The essence of natural resource management is making decisions about trade-offs. At the most basic level, there are the trade-offs between managing for short-term benefits now or foregoing them for greater benefits later. Then there are trade-offs between different types of benefit: the benefits from trawling in a particular bay, for example, versus the benefits from laying an undersea cable there.

One lesson from humankind's use of the oceans is that the services provided to us by these ecosystems are finite: often the demand for benefits from ocean resources exceeds their sustainable supply. There is a maximum amount of fish an ecosystem can supply for human consumption, for instance. Or there is a particular amount of space a wind farm can take up before it impacts local fisheries. This means that trade-offs need to be made among different services, including the requirements for sustainability of the ecosystem itself.

How best to evaluate trade-offs is a challenging question. Clear, relevant, and well-presented information is essential – on ecology and economics, on threats and impacts, on the consequences of various potential policies. Software tools can help analyze these factors.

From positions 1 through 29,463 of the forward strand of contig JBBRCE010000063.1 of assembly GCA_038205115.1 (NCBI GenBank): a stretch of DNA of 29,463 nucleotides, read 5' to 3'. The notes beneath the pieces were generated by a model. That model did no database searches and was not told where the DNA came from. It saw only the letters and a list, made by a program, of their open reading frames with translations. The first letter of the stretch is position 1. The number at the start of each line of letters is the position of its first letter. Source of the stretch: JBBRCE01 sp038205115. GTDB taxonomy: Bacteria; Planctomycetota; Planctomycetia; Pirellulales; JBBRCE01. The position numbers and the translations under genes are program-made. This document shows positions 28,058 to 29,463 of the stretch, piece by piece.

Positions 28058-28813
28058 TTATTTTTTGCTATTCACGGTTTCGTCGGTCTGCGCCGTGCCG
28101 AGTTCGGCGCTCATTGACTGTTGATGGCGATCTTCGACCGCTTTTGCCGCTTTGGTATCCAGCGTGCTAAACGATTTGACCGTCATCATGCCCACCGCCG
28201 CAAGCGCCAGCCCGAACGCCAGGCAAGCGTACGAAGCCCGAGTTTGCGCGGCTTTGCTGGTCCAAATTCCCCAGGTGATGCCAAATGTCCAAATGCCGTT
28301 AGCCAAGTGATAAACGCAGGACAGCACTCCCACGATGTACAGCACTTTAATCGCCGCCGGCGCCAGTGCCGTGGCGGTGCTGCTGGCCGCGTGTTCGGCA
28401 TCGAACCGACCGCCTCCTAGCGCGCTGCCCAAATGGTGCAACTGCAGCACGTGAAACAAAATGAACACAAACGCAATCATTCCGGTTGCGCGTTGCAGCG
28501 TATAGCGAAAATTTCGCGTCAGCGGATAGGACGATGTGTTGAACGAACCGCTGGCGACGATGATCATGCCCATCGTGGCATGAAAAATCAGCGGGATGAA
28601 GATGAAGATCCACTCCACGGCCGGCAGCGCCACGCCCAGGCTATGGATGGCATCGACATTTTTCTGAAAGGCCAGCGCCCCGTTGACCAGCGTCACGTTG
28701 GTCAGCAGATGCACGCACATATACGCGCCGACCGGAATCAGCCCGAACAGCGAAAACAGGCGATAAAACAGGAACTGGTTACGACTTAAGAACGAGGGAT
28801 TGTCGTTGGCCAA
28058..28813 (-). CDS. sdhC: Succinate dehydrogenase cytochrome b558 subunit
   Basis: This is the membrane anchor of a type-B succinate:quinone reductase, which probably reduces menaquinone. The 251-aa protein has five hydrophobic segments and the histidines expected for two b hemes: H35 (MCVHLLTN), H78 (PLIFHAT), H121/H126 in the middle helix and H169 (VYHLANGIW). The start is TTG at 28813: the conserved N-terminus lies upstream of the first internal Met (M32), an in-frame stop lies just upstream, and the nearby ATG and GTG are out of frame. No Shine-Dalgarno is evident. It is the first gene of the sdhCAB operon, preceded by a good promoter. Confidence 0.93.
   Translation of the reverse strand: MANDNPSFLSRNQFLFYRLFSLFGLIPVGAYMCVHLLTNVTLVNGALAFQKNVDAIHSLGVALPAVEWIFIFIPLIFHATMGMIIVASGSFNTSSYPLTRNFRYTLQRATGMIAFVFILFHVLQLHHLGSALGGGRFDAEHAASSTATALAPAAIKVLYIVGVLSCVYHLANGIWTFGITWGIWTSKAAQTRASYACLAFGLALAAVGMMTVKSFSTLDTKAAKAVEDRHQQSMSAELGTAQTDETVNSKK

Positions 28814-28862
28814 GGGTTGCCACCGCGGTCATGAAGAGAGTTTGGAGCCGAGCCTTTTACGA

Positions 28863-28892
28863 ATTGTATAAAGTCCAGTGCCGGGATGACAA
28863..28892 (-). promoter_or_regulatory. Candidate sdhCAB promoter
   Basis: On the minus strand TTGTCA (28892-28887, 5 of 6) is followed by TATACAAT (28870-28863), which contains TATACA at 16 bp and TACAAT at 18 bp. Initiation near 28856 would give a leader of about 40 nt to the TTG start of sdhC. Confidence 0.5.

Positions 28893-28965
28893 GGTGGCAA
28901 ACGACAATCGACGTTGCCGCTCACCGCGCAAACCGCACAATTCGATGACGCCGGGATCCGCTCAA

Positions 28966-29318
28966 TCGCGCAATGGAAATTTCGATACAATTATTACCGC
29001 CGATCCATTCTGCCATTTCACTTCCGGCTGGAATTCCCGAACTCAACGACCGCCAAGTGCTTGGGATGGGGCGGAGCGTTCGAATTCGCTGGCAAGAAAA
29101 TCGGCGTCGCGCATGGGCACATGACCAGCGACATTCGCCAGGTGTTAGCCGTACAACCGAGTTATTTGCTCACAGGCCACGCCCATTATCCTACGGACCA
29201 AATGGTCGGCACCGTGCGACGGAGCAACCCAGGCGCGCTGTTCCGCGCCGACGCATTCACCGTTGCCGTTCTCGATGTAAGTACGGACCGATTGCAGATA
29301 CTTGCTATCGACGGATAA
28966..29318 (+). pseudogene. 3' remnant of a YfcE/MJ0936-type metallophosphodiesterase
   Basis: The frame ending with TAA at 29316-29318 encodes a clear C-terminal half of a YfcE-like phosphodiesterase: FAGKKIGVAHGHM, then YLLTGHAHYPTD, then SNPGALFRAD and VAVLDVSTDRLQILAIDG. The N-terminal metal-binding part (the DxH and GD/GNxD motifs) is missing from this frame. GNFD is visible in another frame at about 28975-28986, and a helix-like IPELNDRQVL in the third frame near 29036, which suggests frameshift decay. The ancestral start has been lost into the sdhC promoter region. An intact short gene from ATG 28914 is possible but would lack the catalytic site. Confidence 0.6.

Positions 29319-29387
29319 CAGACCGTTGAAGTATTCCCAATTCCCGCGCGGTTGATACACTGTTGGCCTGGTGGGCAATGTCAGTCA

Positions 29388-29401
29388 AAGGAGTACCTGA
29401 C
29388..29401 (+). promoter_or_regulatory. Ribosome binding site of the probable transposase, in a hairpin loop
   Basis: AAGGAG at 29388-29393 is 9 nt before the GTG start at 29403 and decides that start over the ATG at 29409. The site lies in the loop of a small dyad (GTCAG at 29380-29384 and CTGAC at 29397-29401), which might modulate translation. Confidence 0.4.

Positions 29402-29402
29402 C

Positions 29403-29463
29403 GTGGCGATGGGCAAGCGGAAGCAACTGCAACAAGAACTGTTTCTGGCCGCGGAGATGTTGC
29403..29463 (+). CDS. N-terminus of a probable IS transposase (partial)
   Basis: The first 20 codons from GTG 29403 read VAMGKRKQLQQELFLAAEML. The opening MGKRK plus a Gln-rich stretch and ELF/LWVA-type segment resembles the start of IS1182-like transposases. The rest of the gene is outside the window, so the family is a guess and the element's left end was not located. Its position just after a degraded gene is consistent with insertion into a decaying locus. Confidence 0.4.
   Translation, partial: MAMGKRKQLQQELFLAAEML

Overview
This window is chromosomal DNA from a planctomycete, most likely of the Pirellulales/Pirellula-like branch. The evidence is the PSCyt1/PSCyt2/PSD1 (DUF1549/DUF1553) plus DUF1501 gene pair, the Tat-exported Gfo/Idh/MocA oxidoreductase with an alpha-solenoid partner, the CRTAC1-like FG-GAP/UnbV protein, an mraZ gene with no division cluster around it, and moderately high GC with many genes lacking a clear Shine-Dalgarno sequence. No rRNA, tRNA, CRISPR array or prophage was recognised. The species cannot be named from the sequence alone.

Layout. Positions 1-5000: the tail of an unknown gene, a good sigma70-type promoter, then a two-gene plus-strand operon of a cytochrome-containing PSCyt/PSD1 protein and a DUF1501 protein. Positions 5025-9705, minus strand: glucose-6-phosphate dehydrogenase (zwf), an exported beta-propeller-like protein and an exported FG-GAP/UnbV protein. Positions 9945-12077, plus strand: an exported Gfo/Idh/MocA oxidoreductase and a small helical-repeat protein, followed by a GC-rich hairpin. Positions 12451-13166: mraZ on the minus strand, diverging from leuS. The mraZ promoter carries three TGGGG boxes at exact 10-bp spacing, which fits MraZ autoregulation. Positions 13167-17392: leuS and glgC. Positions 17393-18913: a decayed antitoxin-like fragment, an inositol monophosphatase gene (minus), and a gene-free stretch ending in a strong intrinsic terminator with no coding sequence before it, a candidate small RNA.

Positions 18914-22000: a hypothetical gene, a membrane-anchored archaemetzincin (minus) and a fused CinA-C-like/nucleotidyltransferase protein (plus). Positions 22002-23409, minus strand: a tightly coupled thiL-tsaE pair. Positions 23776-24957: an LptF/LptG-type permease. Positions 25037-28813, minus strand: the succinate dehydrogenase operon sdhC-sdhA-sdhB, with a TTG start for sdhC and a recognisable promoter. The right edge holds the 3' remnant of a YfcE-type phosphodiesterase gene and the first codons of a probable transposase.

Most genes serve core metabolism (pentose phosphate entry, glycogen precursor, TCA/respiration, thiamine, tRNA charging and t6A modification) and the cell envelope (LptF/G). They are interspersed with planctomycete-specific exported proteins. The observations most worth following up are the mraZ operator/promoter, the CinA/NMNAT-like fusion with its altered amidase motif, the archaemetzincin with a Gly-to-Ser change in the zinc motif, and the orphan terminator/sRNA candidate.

Ultimately, however, it comes down to individuals. What incentives and disincentives do they face? And what is their willingness, and opportunity, to compromise? In this issue, MEAM asks several people with experience in trade-off negotiations, or who have advised such processes, for their views: what lessons they have learned, and what tips they have for others entering such negotiations. To aid comparison, they each draw lessons from the fisheries management realm.

[Editor's note: Nici Gibbs is the owner of Fathom Consulting Ltd. based in New Zealand. She has provided policy advice from the fishing industry perspective for multiple trade-off negotiation processes – from MPA planning, to catch allocation, to space allocation between fishing and other industries, and more. Kevin Stokes is owner of Ltd., a consulting firm, and previously served as chair of the New Zealand National Rock Lobster Management Group from 2001-2009, as well as in various roles in government and industry. Gibbs and Stokes are also partners in Shoal Ltd., a new collaborative group with a focus on marine-related policy, business, and science.]